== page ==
Piecing together some of the clues as to F1 2020’s early pecking order after winter testing concludes at Barcelona.
Mercedes: Fast, favourites but not infallible
So, Mercedes end 2020 winter testing season where they ended 2019’s racing one: on the top of Formula 1’s timesheets.
The new W11 was fast out of the box – so fast that their lap of 1:15.732 from the final day of test one remained an unbeaten benchmark in week two – and provided winter’s biggest innovation with the ‘DAS’ moving wheel.
Added together with completing the most laps, and the favourable first impressions delivered from their drivers, and all signs point towards Mercedes being the obvious first-race favourites.
That’s not to say they can’t be challenged in Melbourne and nor does it mean they will definitely triumph at Albert Park. But Test One’s early positive impressions about the car were doubly-confirmed in Test Two.
“It’s better than last year’s car, which is I’m sure is the same for everybody,” remarked Hamilton after his final run of the winter. “It’s an evolution of last year’s car, as everyone’s is, so we all should generally have more downforce.”
The six-time champion added: “Our performance has been good in terms of the sense of the amount of laps we’ve got, the mileage – apart from yesterday.”
That final remark was in reference to the oil-pressure anomaly on the penultimate day which forced a precautionary shut-down of Mercedes power unit during Hamilton’s stint in the car. It wasn’t the only engine-related glitch to hit the world champions, or engine customers Williams, during testing either, with power units sent back to Brixworth in the UK for assessment.
“Is it a concern? Yeah, for sure,” admitted Hamilton. “Normally in pre-season testing we have much more confidence in the reliability, so it’s not been perfect. We’re on our second or third engine already.
“It’s definitely not an easy or relaxed scenario for us, but I have every confidence in the guys back at the factory to analyse and do the best they can in these next two weeks to try to make sure we start off, again, on the right foot.”
The most laps completed per team
Testing is obviously about mileage – and, once again, no one racked up more laps than Mercedes this winter – but it’s also about pushing new systems to find potential weaknesses and areas of improvement before bouts of unreliability truly matter.
“They needed to find problems – and they have – so that’s useful in a way for them,” said Sky F1’s Ted Kravitz. “So silver linings for the Silver Arrows.”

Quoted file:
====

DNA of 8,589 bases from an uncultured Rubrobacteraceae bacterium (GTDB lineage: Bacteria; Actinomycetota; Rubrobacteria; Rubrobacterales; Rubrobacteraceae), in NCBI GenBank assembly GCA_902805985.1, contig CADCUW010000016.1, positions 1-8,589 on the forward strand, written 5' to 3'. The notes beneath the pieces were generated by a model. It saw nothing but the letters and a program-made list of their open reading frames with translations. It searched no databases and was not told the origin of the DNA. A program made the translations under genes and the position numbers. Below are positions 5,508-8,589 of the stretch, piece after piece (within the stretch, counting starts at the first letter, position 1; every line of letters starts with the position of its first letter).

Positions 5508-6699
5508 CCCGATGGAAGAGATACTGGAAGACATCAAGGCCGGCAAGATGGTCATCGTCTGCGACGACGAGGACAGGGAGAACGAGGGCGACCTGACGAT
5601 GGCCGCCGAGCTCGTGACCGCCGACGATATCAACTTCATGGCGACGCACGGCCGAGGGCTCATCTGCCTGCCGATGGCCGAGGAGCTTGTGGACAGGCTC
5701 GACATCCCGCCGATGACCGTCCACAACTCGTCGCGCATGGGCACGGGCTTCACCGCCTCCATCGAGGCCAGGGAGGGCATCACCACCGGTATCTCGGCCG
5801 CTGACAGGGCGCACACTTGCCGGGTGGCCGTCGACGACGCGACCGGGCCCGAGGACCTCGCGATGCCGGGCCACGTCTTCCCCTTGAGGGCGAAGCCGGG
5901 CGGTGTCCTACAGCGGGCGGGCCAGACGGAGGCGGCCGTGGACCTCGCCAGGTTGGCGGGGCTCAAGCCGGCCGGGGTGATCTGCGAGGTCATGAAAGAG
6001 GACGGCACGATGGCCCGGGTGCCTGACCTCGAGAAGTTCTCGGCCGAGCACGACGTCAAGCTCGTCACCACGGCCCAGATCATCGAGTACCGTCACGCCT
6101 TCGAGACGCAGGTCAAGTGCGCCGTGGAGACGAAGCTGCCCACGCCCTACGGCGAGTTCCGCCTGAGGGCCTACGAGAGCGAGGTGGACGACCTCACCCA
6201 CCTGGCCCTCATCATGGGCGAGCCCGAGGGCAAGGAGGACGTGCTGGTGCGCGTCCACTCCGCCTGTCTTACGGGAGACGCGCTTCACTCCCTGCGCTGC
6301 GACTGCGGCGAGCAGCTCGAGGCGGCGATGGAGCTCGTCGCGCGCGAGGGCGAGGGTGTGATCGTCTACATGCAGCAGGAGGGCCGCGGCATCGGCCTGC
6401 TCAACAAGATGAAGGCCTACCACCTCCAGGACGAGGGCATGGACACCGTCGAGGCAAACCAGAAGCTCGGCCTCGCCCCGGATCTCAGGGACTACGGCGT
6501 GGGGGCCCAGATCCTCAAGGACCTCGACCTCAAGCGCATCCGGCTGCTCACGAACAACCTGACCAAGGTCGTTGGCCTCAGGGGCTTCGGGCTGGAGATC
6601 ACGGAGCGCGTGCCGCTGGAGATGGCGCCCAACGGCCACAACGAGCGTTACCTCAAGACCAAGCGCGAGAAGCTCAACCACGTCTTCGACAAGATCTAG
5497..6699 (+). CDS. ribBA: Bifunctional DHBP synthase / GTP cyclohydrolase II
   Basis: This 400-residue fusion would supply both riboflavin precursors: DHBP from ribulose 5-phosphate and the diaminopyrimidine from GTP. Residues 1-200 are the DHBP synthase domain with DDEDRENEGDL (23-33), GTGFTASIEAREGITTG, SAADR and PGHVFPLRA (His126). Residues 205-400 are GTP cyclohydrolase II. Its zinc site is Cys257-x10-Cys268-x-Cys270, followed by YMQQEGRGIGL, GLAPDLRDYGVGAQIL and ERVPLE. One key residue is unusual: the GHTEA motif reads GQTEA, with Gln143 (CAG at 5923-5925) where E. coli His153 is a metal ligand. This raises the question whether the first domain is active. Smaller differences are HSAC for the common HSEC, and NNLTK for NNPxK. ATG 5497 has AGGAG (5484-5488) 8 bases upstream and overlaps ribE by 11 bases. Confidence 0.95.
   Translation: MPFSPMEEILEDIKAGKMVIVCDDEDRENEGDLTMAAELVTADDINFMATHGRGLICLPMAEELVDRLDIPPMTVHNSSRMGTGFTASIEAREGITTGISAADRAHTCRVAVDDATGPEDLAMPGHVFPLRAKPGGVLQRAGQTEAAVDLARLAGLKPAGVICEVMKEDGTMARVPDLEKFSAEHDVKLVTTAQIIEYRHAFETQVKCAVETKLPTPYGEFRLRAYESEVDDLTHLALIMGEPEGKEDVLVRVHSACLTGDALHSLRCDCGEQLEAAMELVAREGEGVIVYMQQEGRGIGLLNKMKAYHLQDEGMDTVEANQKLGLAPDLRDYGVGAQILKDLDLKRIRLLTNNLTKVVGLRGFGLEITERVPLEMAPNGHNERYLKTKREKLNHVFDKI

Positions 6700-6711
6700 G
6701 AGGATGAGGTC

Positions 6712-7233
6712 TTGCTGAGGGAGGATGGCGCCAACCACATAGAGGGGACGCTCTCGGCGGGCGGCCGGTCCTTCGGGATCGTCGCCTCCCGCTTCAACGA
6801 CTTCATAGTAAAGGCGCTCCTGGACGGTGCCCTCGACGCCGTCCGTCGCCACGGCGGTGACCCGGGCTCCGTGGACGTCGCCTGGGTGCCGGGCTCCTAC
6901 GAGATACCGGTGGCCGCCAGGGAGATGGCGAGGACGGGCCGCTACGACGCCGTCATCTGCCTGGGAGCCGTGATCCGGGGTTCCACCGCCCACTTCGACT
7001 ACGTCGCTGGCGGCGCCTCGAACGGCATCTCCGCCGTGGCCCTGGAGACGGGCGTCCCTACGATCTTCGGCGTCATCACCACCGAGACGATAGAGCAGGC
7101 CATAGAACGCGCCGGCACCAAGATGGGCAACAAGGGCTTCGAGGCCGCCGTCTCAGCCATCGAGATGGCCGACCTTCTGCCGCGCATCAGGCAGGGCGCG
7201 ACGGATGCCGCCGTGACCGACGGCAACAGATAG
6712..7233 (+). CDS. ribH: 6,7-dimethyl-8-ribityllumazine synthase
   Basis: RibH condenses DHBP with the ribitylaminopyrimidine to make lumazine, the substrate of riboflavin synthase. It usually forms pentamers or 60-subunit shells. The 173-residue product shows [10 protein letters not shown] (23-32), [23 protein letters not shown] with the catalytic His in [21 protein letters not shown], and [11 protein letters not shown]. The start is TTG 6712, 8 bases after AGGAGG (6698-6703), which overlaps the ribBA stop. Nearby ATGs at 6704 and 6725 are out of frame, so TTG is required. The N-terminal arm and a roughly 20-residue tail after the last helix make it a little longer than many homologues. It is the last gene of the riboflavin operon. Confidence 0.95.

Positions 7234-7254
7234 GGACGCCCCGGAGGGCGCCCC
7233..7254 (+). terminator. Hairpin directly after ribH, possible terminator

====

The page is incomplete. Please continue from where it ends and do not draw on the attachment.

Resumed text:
Early reliability glitches aside, F1’s classest act still appear the team to beat. But much conjecture remains as to how big any early-season advantage for Mercedes really is.
Where are Red Bull and Ferrari in the fight?
Mercedes’ perennial rivals were conspicuous by their absence at the top of the timesheets for much of testing before more significant shows of speed in winter’s final hours.
Red Bull finished as the second-fastest time on the combined single-lap timesheet, with Ferrari fourth, even if they were still some distance from Mercedes’ week one best.
The fastest laps of winter testing per team
Until the final day, there had been much pessimism from Ferrari about their standing in the early pecking order, with the team adamant with their messages to the media:
We are not fast enough to challenge in Melbourne. And we are not sand-bagging.
Mattia Binotto even insisted that Racing Point were “certainly very close” challengers.
But Friday offered much-needed encouragement for fans of F1’s most famous team. Finally head to head with Mercedes on the same tyres and in the same conditions – although we don’t know fuel loads – Ferrari matched up well, finishing up two 10ths back. While the speed charts also show they are, along with Mercedes, way down – suggesting they are holding at least something back.
But it’s the long runs that often show a truer picture and Charles Leclerc’s race simulation caught the eye for its speed and consistency on the final afternoon.
So what of Red Bull?
Many pundits’ tips before pre-season even began to be Mercedes’ strongest challengers this year, the RB16 certainly ran fairly reliably across the fortnight and, as far as the timesheet goes, finished strongly too on the stopwatch.
An unusually-high number of spins aside – which he put down to conditions rather than any ‘twitchy-ness’ from the car – Verstappen also appeared quietly content with how testing had gone with both the Dutchman and Alex Albon describing the car as a step forward.
How much of a step will only truly start to become clearer in Melbourne.
And how big a threat are Racing Point?
It’s always difficult to predict the midfield at testing. But what is hugely encouraging for Racing Point, who finished seventh last year, is that nobody is denying they are a leading team in that pack.
And some even have them ahead of Ferrari.
“It’s hard to believe,” said team principal Otmar Szafnauer about that notion. “Ferrari were very competitive and won races last year. I think if we’re fourth we would have done a good job.”
But the fact there is even a discussion about that shows how much progress Racing Point have made.
The debate may still rumble on about their car – McLaren boss Zak Brown stoked the fire this week by saying he refers to his midfield rivals as ‘Copy Point’ – but as Sky F1′s Ted Kravitz pointed out: “There are plenty of differences [to last year’s Mercedes].”
What is clear is that Racing Point are a credible threat going to Australia, with drivers Sergio Perez and Lance Stroll licking the lips at the prospect of having a package to challenge. And there’s more to come.
“There’s a reasonable package to come in Melbourne,” added technical director Andrew Green. “We’ve only just started.”
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